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Robinson, Max (1939-1988)

Max Robinson was an American broadcast journalist for ABC News and served as a co-anchor for ABC World News Tonight. He was the first African American broadcast network news anchor in the history of American television. He was also one of the original founders of the National Association of Black Journalists.

Robinson was born on May 1, 1939 in Richmond, Virginia to Maxie and Doris Robinson. A talented student, he later attended Oberlin College where he served as president of the freshmen class. He later attended Indiana University and eventually earned his degree from Virginia Union University. Robinson served in the Air Force and eventually received an honorable discharge due to a medical condition.

Robinson began his television journey in Portsmouth, Virginia in 1959 where he applied for a position at a local radio station that had a “white’s only” policy which at the time was legal.  Nonetheless, the station owner allowed Robinson to audition for a position along with several white candidates.  Robinson was given a job reading the news on the air, although he was told that his face could not be seen.  When Robinson protested, he was fired. Afterwards he moved to Washington, D.C. and worked at WTOP-TV as a cameraman trainee and in other behind the scene jobs.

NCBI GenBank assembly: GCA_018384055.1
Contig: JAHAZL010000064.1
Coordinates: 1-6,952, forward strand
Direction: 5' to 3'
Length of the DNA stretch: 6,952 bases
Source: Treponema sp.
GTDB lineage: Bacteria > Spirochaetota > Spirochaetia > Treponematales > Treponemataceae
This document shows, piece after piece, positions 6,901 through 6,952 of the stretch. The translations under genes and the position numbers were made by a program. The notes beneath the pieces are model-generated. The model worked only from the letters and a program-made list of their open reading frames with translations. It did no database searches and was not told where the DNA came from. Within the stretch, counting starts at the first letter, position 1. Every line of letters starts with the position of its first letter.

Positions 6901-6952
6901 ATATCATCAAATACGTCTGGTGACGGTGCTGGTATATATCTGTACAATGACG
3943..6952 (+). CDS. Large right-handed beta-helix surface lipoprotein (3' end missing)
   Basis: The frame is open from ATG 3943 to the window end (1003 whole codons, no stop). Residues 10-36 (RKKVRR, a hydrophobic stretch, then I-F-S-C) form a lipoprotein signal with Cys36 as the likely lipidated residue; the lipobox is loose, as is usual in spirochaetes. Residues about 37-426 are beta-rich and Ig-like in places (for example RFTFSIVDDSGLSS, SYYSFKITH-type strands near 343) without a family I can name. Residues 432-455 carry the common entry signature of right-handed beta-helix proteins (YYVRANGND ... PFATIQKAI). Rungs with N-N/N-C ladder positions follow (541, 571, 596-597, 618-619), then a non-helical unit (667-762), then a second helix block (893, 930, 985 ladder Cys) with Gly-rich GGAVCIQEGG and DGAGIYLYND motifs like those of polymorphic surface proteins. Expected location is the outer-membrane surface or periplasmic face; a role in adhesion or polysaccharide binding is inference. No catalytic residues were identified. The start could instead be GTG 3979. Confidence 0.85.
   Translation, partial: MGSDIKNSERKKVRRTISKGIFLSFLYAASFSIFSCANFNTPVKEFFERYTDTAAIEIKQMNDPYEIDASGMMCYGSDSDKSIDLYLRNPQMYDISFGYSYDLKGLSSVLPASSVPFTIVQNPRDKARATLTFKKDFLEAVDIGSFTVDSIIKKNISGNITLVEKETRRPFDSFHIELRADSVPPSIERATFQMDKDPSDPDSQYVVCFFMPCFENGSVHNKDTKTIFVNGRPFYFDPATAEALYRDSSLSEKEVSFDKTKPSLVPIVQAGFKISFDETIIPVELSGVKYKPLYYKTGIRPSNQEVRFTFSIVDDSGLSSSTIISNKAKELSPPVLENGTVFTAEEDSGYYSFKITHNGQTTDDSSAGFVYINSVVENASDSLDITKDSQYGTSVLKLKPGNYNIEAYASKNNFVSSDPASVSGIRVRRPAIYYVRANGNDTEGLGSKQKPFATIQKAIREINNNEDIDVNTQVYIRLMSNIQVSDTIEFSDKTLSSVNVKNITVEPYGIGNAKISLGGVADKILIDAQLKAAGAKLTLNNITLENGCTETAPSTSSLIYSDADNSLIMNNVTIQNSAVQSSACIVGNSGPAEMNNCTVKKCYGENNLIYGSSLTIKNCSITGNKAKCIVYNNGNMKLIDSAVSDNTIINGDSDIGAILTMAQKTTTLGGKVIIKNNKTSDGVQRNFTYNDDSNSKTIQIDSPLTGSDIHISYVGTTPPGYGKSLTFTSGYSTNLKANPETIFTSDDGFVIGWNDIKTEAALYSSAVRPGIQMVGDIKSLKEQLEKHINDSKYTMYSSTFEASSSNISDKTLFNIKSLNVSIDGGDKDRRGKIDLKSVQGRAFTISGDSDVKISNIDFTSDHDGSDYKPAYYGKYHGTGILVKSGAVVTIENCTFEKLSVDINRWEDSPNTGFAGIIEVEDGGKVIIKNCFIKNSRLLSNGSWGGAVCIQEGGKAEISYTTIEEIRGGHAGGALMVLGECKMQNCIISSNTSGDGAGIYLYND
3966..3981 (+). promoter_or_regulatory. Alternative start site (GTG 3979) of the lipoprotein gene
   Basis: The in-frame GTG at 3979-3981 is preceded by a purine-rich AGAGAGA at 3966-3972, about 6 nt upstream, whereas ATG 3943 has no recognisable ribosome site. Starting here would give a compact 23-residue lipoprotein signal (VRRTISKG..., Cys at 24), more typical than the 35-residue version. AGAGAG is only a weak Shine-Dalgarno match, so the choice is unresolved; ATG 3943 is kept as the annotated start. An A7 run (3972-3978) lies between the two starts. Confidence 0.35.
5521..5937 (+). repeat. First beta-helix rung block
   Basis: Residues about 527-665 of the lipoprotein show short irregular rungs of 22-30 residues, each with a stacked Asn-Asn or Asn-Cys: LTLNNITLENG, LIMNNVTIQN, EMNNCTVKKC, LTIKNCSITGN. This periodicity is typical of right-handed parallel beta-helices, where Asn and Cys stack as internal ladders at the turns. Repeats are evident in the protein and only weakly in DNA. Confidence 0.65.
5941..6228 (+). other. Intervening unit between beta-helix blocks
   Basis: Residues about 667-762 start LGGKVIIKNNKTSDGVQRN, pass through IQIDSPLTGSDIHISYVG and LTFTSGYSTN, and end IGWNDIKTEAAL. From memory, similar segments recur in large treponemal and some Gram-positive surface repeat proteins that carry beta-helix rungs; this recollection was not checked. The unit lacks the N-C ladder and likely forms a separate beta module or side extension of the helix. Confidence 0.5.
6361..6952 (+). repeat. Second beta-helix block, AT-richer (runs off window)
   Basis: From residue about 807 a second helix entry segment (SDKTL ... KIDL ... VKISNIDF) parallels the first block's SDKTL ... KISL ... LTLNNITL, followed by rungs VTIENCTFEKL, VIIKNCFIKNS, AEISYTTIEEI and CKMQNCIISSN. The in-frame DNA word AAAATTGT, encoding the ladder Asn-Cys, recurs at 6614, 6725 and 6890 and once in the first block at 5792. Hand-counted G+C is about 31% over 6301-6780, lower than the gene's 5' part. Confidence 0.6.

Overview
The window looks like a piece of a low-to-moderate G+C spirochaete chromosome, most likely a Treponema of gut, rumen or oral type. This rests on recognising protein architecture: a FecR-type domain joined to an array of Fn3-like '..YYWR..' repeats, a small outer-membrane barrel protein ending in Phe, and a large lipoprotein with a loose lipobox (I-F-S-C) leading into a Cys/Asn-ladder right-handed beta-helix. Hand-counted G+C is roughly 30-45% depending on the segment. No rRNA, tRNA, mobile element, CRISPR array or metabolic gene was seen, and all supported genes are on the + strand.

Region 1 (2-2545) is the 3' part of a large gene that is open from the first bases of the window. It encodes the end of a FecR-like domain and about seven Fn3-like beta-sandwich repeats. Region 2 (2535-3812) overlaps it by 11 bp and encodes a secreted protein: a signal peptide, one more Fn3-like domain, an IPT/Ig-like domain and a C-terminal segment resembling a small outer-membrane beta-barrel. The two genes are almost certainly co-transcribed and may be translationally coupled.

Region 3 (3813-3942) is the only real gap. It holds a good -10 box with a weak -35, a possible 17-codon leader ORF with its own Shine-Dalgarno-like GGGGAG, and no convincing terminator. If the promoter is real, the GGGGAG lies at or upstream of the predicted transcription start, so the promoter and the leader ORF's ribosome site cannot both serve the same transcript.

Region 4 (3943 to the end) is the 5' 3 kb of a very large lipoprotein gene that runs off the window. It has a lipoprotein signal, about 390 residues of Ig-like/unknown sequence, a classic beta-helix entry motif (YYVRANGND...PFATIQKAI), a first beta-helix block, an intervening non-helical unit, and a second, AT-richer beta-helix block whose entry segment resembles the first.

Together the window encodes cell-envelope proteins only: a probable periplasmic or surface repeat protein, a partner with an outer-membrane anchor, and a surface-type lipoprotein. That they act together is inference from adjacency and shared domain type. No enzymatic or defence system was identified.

Robinson found a job at Washington"s WRC-TV in 1967, remaining there until 1978.  While there he won six journalism awards for his coverage of civil rights events of the era including the 1968 assassination of Dr. Martin Luther King, Jr.  By the end of the decade, Robinson was one of the most popular news anchors in the nation’s capital.

In 1978, Robinson was selected by ABC executive Roone Arledge to become the co-anchor of ABC News. He served in this capacity until 1983.  Despite his success, Robinson was sensitive to racism and its negative impact on him and other black journalists. During his time at ABC Robinson clashed with the management of ABC News over what he (Robinson) saw as the one dimensional, often negative, portrayal of black

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